For more than a century, BP has helped keep the world moving. But technology, consumer behaviour and regulation are fundamentally changing the way that people and goods move around.
At the same time, society faces a dual challenge – how to deliver more of the energy needed as demand grows, while dramatically reducing greenhouse gas (GHG) emissions.
The scale of the challenge means that opportunities need to be considered to decarbonize transport – thereby advancing cleaner transport. Today’s transportation accounts for around a quarter of carbon emissions and BP’s analysis suggests that, if recent trends continue, the number of cars on roads could nearly double in the next two decades, rising to almost two billion.
Electric vehicles will play a role in lowering GHG emissions from transport and improving air quality. At BP, we are working hard to bring electrification to our customers. That’s why we’re investing in new forms of infrastructure and technology such as ultra-fast charging. We now provide a network of 7,000 charging points across the UK, and we recently started the roll out of ultra-fast chargers on our forecourt network.
From 0 to 60 seconds: watch the first BP Chargemaster ultra-fast charger get connected
Electrification is just one of the ways in which we can keep the world moving while reducing emissions. There are other options too, including greater efficiency in conventional engines, biofuels and advanced fuels.
These options can play an important role in tackling emissions from cars in the short to medium term while some of the stumbling blocks to EV ownership are overcome. BP’s Energy Outlook suggests that at least half of Europe’s cars and more than two thirds of the world’s could still have internal combustion engines (ICE) by 2040. What’s more, based on recent trends, oil could still power the majority of passenger transport.
Energy illustrated: electric cars
If the world is to meet the dual challenge, decarbonizing the transport system cannot be a race to a single mobility solution.
The European Commission in its recent long-term climate strategy recognised that “electrification using renewables alone will not be the single silver bullet for all transport modes”; and the Intergovernmental Panel on Climate Change highlights the important role that biofuels and other alternative fuels such as hydrogen and e-fuels could play, in some scenarios providing over 50% of transport energy by 2050.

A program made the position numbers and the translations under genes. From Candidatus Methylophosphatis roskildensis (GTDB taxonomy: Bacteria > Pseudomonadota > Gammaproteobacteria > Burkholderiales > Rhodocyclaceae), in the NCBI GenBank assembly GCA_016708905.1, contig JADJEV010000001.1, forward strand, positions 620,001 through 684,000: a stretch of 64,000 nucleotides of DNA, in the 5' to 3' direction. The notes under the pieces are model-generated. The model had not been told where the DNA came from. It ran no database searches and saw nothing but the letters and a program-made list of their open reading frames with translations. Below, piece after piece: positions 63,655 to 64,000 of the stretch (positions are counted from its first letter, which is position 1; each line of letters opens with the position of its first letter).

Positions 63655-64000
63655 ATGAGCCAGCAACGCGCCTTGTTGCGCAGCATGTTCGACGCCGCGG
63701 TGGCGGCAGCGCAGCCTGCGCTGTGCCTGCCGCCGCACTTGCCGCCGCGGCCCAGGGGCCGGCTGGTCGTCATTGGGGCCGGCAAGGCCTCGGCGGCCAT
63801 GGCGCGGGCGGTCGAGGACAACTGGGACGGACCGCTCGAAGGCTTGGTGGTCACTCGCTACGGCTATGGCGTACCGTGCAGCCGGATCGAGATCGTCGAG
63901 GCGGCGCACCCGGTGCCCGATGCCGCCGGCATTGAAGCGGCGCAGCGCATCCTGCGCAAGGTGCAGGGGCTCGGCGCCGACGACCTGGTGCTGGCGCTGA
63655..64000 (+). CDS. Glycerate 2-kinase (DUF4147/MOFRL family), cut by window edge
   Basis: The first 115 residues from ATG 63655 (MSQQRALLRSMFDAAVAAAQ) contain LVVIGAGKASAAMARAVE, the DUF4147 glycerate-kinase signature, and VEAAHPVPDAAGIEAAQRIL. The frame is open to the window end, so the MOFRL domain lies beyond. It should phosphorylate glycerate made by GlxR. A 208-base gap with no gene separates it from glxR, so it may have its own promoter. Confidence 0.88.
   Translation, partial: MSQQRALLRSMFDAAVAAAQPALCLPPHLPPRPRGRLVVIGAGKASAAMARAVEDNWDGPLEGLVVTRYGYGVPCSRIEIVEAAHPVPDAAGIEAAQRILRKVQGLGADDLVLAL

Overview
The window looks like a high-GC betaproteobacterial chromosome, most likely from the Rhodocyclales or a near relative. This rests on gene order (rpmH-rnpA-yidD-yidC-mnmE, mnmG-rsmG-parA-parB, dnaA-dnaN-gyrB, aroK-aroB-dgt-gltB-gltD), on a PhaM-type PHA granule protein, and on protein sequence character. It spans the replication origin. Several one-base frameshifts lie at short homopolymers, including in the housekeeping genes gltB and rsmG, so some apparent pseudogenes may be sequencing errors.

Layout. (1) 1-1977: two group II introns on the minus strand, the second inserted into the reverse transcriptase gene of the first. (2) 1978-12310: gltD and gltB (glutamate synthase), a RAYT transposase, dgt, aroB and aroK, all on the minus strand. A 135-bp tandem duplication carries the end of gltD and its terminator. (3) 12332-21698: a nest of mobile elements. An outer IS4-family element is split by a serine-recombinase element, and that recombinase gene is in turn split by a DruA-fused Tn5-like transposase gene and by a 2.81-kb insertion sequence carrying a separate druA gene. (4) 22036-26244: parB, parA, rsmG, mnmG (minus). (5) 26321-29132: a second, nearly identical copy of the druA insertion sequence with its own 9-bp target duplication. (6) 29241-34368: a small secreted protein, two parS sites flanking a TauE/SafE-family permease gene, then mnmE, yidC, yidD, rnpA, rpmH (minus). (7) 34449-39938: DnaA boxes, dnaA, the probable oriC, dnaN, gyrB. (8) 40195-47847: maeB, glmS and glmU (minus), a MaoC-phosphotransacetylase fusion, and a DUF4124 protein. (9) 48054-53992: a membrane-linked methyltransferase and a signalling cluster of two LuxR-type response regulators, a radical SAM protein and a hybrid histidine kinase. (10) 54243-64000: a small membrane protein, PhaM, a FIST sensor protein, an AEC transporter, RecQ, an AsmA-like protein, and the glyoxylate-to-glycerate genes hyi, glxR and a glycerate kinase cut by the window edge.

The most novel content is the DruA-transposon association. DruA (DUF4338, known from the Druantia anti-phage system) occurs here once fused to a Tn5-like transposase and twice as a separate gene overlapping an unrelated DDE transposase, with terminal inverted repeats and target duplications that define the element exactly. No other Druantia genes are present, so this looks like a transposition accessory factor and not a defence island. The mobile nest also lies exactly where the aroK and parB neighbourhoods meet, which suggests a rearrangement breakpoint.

So, the world needs to embrace new engines, new fuels and new technologies and we need investment and policies that support their development.
At BP, we believe that means:
BP is active across many of these areas, using its global scale, experience and partnerships to play a leading role. The mobility revolution is underway and, by working together with industry, governments and consumers, we can help the world keep advancing. After all, we want to be the transport energy provider of choice for another century, regardless of how the vehicle is powered.
We're working hard to advance a range of technologies to help lower transport emissions as fast as possible:
From lab to pump: how BP's technologists created a new dirt-busting fuel
Read Bob Dudley, BP group chief executive's Linkedin blog on the future of EVs
BP advanced mobility’s ambition is to become a leading provider of integrated mobility solutions for a future world
If you'd like to learn more about our economics gurus' predictions for the future of transport, take a look at BP's latest Energy Outlook